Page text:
As a long-time prosecutor and deputy district attorney, Richard J. Sachs has always been focused on a singular task: to seek justice. “That’s the main reason I do what I do,” he says, reflecting on his nearly 30-year career with the San Diego District Attorney’s office, headed by Bonnie Dumanis.
An English Literature graduate of Chicago’s Loyola University and John Marshall Law School, he has been an instructor in UC San Diego Extension’s paralegal program for 10 years. Currently, he’s teaching Criminal Law & Procedure and Evidence Law.
Q: In your career with the district attorney’s office, what’s the most important lesson you’ve learned about yourself and the law?
A: Probably that you never stop learning. You’re always learning new variations of things you thought you already knew. You always have to continue practicing the practice of law.
Q: What’s your specialty with the DA’s office?
A: I focus on parole hearings for those offenders who are coming up for parole after serving long periods in prison.
Q: So it’s your job to make sure they’ve served enough time before being released?
A: It’s my job to represent the best interests of the state. Most of the time, yes, we don’t want them to be released. We want to make reasonably sure they’ve served enough time for the crime or crimes they have committed.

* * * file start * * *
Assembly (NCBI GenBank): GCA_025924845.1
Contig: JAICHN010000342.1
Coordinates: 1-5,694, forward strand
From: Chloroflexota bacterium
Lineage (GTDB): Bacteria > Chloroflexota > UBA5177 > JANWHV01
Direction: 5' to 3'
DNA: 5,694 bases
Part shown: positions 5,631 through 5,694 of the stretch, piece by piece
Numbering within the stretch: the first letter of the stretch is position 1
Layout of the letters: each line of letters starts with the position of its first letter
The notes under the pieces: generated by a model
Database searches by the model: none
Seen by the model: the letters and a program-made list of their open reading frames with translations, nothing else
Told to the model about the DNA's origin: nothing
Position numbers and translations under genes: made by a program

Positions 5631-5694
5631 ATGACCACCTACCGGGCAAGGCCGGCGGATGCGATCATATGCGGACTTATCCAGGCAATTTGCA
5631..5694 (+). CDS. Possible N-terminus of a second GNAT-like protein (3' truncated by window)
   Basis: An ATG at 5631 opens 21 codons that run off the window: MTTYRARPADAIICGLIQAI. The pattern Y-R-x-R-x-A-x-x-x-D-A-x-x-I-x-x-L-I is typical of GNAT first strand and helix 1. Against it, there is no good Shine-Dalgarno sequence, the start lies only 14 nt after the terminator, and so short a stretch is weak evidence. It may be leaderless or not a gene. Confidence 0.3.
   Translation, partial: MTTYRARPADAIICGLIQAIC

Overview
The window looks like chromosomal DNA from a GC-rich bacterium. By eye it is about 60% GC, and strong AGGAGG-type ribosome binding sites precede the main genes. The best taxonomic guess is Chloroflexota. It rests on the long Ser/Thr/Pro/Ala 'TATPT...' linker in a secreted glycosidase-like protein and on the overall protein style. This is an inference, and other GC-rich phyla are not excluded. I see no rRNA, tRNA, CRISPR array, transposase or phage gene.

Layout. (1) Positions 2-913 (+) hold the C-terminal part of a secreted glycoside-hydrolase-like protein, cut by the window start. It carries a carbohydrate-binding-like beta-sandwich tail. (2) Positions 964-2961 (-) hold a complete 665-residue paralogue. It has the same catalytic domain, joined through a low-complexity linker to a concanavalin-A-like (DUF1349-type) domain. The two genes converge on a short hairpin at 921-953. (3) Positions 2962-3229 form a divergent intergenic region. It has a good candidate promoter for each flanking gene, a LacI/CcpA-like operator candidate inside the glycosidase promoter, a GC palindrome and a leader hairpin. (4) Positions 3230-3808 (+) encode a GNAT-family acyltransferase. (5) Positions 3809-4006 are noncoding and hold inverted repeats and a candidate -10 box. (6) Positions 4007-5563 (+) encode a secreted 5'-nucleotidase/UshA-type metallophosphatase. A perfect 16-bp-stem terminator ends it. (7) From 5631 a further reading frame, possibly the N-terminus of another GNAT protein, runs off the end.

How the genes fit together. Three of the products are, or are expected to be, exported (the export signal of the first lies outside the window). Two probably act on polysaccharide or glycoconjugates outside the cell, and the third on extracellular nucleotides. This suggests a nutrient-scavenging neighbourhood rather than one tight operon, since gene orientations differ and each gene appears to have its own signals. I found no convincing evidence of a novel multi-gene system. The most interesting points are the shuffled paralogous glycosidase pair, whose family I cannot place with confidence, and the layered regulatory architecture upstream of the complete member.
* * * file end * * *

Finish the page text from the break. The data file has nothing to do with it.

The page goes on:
Q: What is your level of empathy?
A: It’s only for the victims. Every crime leaves behind a victim. Sometimes, you can understand why they committed their crimes, because of a bad childhood or something like that. But in this office, we always have more sympathy for the victims.
Q: What do you enjoy most about teaching at UC San Diego Extension?
A: What you teach is twice learned. I’ve always believed that. It’s a chance to stay on top of your field and interact with students who are taking paralegal courses for the first time. It invigorates you, forces you to stay on top of your game.
Q: What lessons do you hope they learn?
A: The basic fundamentals of law, how to be resourceful, how to get to the bottom of things. As paralegal students, they need far less in-depth legal knowledge than a lawyer would need. Most of all, they need the basic principles, so they can speak the language. I teach the basic fundamentals and problem-solving skills.
Q: What are the psychological benefits for you of being an instructor?
A: Teaching slows down my life. Everyday life is so hurried and fast. Our lives are taken up with computers, iPads, smart phones – every conceivable means to avoid slow, deliberate human interaction and face-to-face conversation with real people. For me, teaching turns the clock back a hundred years. It’s just you and the students, talking about fundamental concepts in an ancient discipline – the law.